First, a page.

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French Press Infusion

Have you ever tried making tea or botanical infusions in a French Press? I love the look and feel of the French Press, and many people use it for coffee, but I decided to try it for tea!

The first design for this style of brewer was patented in 1852 by the Frenchmen Mayer and Delforge. It did not create a seal inside the carafe so it was essentially not like the one you know today. The first patent of a French press that resembles what we use today was patented by the Italians Attilio Calimani and Giulio Moneta in 1929. It underwent several design modifications through Faliero Bondanini, who patented his own version in 1958 and began manufacturing it in a French clarinet factory called Martin SA under the brand name "Melior".

Now let's talk a bit about the various types of tea:

Black tea is what most Americans consider to be “normal” tea. It’s not actually the “normal” tea, but it is the most common tea type in the western world, so I usually let it slide.

Black tea leaves are fully-oxidized during the processing stage. This causes them to have more caffeine, and less antioxidants than other types, though they’re still a great source of antioxidants.

Black teas tend to feature deeper, darker flavors, such as dark chocolate, spice, earthiness, citrus, and malt.

Water: 195-205 degrees Fahrenheit

Steep: 3-5 Minutes

Caffeine: 20-80 mg

This tea type is a very large category, comprising of teas oxidized 8-90%. Yeah, lots of room in this category for flavor diversity!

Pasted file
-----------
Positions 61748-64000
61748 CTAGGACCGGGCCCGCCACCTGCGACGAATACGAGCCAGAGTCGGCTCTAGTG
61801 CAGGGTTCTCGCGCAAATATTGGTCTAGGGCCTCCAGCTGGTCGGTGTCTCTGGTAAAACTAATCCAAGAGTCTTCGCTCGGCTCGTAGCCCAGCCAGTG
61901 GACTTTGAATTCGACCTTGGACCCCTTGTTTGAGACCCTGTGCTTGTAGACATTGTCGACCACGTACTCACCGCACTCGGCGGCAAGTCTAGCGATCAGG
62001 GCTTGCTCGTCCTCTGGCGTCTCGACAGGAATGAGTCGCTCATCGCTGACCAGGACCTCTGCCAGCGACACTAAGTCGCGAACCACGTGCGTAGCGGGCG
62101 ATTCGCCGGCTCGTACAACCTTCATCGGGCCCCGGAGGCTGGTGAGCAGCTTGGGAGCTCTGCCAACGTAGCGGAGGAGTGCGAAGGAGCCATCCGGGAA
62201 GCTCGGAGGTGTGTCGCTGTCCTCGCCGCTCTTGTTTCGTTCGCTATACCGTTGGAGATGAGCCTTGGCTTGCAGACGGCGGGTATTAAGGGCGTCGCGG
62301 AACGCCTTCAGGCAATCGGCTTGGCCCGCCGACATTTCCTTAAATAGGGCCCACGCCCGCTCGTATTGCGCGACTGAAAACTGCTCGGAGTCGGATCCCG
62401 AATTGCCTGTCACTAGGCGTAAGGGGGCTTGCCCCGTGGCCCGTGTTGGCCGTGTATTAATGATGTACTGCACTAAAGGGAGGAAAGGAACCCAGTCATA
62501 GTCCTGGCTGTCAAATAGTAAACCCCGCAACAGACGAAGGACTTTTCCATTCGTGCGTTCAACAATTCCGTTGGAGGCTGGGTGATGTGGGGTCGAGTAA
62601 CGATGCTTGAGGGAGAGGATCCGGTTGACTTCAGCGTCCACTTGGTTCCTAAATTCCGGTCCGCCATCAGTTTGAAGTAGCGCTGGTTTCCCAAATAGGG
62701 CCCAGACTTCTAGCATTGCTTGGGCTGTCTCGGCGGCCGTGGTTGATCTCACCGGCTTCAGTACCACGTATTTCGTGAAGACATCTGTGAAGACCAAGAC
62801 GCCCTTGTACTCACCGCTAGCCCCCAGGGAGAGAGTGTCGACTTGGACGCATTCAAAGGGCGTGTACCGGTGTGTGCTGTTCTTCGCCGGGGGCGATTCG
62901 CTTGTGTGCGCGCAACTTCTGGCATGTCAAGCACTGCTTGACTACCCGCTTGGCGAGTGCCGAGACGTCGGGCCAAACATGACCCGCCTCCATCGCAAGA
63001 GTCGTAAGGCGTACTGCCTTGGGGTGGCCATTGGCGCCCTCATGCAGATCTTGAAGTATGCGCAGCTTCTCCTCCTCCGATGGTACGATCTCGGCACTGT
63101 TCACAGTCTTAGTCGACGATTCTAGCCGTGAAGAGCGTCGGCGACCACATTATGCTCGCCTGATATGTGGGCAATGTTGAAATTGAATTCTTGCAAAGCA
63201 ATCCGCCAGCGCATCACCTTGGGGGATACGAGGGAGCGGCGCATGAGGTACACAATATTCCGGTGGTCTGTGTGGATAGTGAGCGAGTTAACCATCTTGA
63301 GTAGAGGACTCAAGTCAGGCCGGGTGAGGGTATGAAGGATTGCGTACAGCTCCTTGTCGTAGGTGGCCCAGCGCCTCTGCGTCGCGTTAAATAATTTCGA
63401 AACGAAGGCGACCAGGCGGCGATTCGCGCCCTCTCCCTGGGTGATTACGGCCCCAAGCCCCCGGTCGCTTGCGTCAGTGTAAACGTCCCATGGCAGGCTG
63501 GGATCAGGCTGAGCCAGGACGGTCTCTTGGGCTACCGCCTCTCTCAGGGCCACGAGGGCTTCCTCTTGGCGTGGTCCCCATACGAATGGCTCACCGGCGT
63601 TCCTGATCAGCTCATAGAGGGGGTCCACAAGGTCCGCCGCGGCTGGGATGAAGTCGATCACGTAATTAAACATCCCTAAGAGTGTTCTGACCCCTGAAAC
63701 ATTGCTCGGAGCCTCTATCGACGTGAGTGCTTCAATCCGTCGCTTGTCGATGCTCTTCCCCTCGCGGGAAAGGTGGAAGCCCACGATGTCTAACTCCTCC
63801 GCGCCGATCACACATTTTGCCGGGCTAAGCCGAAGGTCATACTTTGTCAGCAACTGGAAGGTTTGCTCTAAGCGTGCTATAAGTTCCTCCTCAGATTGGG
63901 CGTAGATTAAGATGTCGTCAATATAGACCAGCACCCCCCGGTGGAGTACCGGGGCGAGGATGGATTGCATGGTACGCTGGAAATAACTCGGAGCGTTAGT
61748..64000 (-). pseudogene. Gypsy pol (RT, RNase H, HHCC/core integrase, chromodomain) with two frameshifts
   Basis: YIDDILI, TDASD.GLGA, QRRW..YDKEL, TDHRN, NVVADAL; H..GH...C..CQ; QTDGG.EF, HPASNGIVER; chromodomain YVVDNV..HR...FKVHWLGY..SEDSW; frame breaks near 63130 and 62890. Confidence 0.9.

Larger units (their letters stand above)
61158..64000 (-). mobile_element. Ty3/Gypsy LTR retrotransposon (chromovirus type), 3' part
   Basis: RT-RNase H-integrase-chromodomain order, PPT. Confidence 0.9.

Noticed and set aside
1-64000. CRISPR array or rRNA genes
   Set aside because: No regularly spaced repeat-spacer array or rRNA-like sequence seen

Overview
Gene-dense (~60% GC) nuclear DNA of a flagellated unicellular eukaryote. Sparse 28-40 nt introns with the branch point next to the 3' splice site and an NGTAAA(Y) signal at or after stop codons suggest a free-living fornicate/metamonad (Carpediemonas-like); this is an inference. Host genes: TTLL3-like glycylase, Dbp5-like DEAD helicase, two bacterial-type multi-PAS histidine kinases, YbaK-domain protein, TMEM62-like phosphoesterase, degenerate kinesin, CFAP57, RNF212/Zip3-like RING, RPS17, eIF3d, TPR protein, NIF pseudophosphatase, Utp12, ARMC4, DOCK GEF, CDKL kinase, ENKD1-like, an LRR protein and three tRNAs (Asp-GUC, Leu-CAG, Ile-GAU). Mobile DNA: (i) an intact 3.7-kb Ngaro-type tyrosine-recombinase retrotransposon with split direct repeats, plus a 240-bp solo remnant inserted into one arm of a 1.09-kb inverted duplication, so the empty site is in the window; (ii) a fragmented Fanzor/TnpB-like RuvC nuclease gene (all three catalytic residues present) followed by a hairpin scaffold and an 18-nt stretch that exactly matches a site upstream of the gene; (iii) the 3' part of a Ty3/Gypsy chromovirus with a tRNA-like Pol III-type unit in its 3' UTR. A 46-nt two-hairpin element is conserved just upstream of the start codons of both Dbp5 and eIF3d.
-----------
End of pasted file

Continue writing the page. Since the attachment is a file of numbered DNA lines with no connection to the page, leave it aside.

Teas on the lighter end of oxidation are called “light oolongs”. These teas feature flavors closer to green tea with floral, citrus, and nutty notes. They can be very sweet and pleasant.

Teas on the upper end, called “dark oolongs”, tend to feature flavors closer to black tea with earthy, fruity, and woody notes. They’re also complex and pleasant, but often not as sweet.

Water: 180-195 degrees Fahrenheit

Steep: 2-4 Minutes

Caffeine: 15-60 mg

Green tea is growing in popularity in the Western world, but it’s the #1 type in the East. In China, green tea is the “normal” tea.

These leaves are less oxidized, between 2-8%, and are more delicate. They need a lower water temperature and shorter steeping time to bring out best flavors without over extracting. Those flavors include herbs, flowers, nuts, earth, and citrus

Water: 170-180 degrees Fahrenheit

Steep: 2-3 Minutes

Caffeine: 15-40 mg

White tea leaves are only 0-2% oxidized. They’re as close to freshly picked leaves as we get in America (unless you live on a tea farm in Hawaii or Florida). They’re even more delicate, requiring very low water temperatures and short steeping times.

The flavor profile is also delicate, featuring gentle notes of flowers, herbs, and some light fruits such as peach.

Water: 160-175 degrees Fahrenheit

Steep: 2-3 Minutes

Caffeine: 10-30 mg

Herbal teas aren’t really teas since they don’t come from the camellia sinensis plant, but you can still brew them in your french press. This could literally be anything - herbs, barks, flowers, leaves.

Most steep well with something like this:

Water: 195-205 degrees Fahrenheit

Steep: 5-10 Minutes

Caffeine: Depends on the ingredient steeped

Find the tea type that best suits your flavor and caffeine preferences. You’ll find there’s a lot of diversity within the categories, so try out several teas of each type to get a good idea of the flavor possibilities.

Here I brewed a "Tisane Infusion" of Roses + Mint in the French Press:

I hope you decide to try brewing teas + tisanes in a French Press! It's a nice, easy + classy way to brew! Let us know in the comments if you already have a French Press or if you decide to try it out! Stay Inspired!


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